SHAFAQNA – The 70th anniversary of Victory Day, which marked the fall of Nazy Germany and the end of fascism provides a welcome opportunity to recall and re-evaluate the often ignored or misrepresented Arab and Muslim role in the Second World War.
Islamophobic and other hostile voices in the West often mischaracterise the Arab and Muslim participation in the war as largely or entirely pro-Nazi, while Arab and Muslim societies tend to focus on anti-colonial struggles at the expense of the Second World War.
The record is a complex, mixed and nuanced one, but the overarching fact is that Arab and Muslim involvement in the war was overwhelmingly on the Allied side, and was a significant factor in fighting on the ground. The overwhelming majority joined the cause voluntarily, despite British and French colonialism.
Moroccans estimate that 1,700 of their countrymen participated in the D-Day invasion as part of the Free French Army. This only hints at the scale of North African participation in Allied fighting.
The majority of the French army in North Africa in 1939 and 1940 were Arabs. In the French defeat of June 1940, about 5,400 Arab soldiers were killed fighting on the Allied side, and an estimated 60,000 Algerians, 18,000 Moroccans, 12,000 Tunisians and 90,000 other Muslims were captured by the Germans. It has been estimated that 233,000 North African Muslims were serving in the Free French Army in 1944, and that about 52 per cent of all its troops killed during the final year of the war were Muslims, mostly from North Africa. Some 40,000 North Africans are estimated to have given their lives in fighting for the liberation of Europe in 1944-45.
Not all incidents involving North African troops were glorious, of course. Atrocities in the war took place on all sides and all fronts, and it’s true that Moroccan forces played a major role in mass rapes of Italian women and killing of Italian men following the bitter Battle of Monte Cassino in 1944. The atrocity is still remembered as the “Marocchinate”.
The Allied Muslim contingent from South Asia was even larger. At least half a million Indian Muslims enlisted in the British military during the conflict. At least one-third, if not more, of the British “Indian Army” that fought during the war on many fronts were Indian Muslims – a disproportionately high percentage.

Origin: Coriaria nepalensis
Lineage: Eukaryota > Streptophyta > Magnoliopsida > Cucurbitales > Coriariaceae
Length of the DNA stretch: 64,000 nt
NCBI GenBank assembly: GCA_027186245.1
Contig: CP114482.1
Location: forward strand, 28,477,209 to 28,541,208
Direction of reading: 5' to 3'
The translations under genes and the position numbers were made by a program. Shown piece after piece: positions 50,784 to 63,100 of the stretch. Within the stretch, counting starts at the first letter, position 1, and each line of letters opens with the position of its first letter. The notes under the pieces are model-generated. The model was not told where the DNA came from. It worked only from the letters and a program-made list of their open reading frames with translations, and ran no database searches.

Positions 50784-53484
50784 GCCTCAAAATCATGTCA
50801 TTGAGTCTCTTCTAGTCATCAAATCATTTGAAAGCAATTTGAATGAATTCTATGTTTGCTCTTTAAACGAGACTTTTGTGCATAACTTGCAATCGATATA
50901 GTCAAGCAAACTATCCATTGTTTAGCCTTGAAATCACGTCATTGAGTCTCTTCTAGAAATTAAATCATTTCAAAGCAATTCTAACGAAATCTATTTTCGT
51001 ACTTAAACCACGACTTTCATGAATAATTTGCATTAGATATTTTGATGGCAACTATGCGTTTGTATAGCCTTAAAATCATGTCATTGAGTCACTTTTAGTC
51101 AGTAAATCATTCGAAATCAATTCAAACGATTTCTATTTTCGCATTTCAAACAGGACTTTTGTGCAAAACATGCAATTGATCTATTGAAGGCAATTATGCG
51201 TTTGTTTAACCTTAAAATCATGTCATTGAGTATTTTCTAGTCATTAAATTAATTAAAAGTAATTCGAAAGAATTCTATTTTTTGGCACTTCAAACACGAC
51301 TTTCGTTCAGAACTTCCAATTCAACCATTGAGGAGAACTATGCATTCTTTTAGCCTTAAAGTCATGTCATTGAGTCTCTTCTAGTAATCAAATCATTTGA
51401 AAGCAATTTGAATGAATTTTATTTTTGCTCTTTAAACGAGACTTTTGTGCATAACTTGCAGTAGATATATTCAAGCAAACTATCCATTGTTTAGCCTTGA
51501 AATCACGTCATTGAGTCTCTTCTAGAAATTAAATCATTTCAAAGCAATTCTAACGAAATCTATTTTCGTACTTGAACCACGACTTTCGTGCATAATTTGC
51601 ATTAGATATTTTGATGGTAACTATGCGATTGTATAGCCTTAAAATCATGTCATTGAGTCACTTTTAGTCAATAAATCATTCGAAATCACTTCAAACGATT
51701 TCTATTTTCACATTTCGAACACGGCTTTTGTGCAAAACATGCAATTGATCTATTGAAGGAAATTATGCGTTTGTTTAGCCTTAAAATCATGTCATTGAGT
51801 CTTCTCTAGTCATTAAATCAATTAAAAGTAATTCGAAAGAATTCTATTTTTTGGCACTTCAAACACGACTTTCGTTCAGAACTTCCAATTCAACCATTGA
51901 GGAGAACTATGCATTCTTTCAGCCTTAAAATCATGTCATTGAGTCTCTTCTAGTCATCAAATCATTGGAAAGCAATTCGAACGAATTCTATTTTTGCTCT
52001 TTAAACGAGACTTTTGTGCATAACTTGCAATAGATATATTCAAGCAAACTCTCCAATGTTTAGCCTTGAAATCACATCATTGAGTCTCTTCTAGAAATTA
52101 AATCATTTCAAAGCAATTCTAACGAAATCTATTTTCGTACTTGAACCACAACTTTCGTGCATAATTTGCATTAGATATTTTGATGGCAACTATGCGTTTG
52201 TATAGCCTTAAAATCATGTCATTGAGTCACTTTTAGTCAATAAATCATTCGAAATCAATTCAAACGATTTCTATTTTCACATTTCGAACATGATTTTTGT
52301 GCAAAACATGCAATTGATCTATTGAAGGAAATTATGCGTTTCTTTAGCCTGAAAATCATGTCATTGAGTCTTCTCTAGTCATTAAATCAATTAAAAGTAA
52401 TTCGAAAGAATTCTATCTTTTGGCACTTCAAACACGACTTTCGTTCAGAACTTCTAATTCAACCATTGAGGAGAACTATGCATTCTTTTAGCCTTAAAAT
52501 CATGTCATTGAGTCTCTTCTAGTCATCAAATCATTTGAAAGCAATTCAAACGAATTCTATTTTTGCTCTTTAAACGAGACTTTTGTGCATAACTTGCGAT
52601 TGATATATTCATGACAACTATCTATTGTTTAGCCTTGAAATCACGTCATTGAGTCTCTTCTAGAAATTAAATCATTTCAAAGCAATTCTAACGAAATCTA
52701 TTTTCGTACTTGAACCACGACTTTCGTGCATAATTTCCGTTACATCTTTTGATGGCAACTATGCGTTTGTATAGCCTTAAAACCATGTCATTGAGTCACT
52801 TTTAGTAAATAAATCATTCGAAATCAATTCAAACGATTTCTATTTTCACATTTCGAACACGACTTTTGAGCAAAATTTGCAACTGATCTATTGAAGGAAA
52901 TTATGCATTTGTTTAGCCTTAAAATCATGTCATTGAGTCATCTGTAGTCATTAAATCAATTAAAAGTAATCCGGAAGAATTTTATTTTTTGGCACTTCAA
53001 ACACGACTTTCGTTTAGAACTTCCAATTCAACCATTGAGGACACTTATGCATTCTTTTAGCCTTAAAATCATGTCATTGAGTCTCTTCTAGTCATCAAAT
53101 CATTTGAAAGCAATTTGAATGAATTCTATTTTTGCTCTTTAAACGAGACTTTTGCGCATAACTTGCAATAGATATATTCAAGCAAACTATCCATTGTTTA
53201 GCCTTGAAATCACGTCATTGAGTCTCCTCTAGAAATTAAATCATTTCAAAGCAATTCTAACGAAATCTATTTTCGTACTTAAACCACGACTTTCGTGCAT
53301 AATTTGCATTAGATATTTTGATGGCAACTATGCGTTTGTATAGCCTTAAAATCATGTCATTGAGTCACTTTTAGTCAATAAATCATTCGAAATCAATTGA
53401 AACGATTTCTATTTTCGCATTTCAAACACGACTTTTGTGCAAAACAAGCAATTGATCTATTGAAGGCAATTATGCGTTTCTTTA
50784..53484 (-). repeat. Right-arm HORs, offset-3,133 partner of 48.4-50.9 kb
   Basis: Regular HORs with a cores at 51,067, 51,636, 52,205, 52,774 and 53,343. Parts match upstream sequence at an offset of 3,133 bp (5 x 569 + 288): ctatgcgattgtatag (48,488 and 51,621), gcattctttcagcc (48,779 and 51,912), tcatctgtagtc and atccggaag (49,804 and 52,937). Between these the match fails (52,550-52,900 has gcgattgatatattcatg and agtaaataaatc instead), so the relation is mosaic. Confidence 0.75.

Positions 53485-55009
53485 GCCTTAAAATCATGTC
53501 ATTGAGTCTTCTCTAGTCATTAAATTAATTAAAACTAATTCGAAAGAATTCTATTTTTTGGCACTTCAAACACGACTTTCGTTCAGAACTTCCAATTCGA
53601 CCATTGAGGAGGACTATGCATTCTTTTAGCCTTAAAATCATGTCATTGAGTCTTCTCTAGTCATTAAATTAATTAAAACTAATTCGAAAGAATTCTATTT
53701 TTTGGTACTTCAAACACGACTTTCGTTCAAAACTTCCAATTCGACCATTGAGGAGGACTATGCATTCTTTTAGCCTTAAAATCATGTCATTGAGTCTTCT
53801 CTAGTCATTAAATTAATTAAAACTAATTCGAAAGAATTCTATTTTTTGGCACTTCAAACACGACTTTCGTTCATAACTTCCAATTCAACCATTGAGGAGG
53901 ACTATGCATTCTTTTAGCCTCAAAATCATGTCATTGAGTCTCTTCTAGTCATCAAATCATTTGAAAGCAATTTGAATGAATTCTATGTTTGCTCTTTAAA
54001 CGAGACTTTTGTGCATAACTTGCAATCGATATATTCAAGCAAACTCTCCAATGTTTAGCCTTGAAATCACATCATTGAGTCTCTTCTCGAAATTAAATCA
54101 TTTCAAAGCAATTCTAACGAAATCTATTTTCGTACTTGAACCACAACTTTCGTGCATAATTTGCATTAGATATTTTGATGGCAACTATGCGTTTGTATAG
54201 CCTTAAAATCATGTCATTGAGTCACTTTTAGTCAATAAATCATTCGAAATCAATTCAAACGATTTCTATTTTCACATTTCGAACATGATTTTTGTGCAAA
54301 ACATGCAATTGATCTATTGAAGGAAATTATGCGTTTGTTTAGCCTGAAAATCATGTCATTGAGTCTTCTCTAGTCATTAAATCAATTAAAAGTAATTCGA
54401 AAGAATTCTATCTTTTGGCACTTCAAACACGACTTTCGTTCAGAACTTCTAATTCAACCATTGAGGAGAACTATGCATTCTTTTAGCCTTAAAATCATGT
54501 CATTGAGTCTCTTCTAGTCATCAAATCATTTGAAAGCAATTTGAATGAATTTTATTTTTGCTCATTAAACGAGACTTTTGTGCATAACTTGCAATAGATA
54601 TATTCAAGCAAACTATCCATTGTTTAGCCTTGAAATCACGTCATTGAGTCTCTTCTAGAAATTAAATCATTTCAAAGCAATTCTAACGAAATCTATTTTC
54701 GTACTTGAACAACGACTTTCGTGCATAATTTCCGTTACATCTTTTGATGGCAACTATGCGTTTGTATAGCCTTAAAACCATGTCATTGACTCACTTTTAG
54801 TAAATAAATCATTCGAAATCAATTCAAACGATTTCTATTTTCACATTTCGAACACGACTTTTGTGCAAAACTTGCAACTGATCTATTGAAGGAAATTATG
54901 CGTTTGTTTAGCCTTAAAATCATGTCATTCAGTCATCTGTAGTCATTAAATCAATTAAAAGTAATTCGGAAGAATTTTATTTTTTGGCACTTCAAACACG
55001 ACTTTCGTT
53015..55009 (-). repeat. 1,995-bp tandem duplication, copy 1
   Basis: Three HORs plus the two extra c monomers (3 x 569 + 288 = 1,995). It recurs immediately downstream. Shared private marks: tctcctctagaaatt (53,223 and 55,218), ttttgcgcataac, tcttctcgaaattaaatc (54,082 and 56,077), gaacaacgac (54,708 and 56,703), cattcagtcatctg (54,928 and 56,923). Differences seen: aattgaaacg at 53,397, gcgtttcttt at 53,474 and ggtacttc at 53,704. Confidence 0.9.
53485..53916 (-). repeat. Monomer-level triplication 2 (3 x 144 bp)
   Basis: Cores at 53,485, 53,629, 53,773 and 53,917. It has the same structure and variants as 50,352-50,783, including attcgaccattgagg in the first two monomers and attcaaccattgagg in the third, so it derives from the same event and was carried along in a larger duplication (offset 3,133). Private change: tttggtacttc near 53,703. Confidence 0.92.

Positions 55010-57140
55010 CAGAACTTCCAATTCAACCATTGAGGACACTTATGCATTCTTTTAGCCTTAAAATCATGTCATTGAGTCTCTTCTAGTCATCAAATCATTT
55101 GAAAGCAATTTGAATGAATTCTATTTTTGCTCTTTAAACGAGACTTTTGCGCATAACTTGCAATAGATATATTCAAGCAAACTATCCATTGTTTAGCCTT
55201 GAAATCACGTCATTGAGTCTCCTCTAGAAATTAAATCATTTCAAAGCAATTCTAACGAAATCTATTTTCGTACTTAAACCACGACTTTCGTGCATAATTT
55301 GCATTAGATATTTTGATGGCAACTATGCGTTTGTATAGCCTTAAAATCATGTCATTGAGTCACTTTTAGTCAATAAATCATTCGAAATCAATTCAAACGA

Additional untold numbers were recruited from various Arab states, or among Muslims fighting in the Soviet, Chinese and other Allied armies. Exceptionally few took up arms on the Axis side. About 9,000 Palestinians, for example, joined the British Army during the war.
On the other hand, there were significant groupings with sympathy for Nazi Germany in Arab and Muslim societies. Some of this was clearly driven by anti-colonial sentiment. But at times it clearly crossed the line into outright ideological support, such as by the short-lived Rashid Ali government in Iraq.
The most notorious Arab collaborator with the Nazi regime during the war was the former Mufti of Jerusalem, Amin Al Husseini. Having been plucked from relative obscurity by the British and installed in his clerical post, and then exiled by them from Palestine, he became an avid supporter of Hitler and his murderous anti-Semitism.
However, following the war, after receiving a hero’s welcome in Egypt by the Muslim Brotherhood, Al Husseini quickly slipped into obscurity and played no further role in Palestinian politics until his death. He remains a largely forgotten figure, with even Hamas according him no real historical significance (unlike his still-lionised contemporary Izzedin Al Qassam).
One of the most frequently cited condemnations of Al Husseini was his role in the formation of a Bosnian Muslim SS division. However, as Marko Attila Hoare has demonstrated, the support of large segments of the Bosnian Muslim population and elite was crucial in the victory of the Yugoslav partisans over Nazi puppet regimes.
Moreover, in one of the most startling and underappreciated facts about the war, the only state that came under direct German occupation that had a larger Jewish population at the end of the war than the beginning was also the only Muslim-majority one: Albania. Albanian Jews were almost entirely saved from the Holocaust because the entire society, from the top down, systematically conspired to prevent the Germans from discovering who was Jewish.
The record in German-occupied North Africa was more mixed and less edifying, as Robert Satloff’s research shows. As in most of Nazi-occupied Europe, many North Africans collaborated with the Nazis, or else did nothing, or too little, to resist them or to protect their Jewish neighbours. But others went to great lengths to protect as many Jews as possible. And, as we’ve seen, hundreds of thousands joined the Free French Army to fight the Nazis despite the underlying reality of French colonialism.
Arab and Muslim responses to the Second World War, and their role in the conflict, were enormously varied and include significant instances of glory, shame and ordinary survival. But, it is essential to remember and recognise that huge numbers of Arabs and Muslims fought in the war, and that – in spite of the constant misrepresentation, distortion or downplaying of this reality – they did so almost entirely on the Allied side and against Nazi Germany.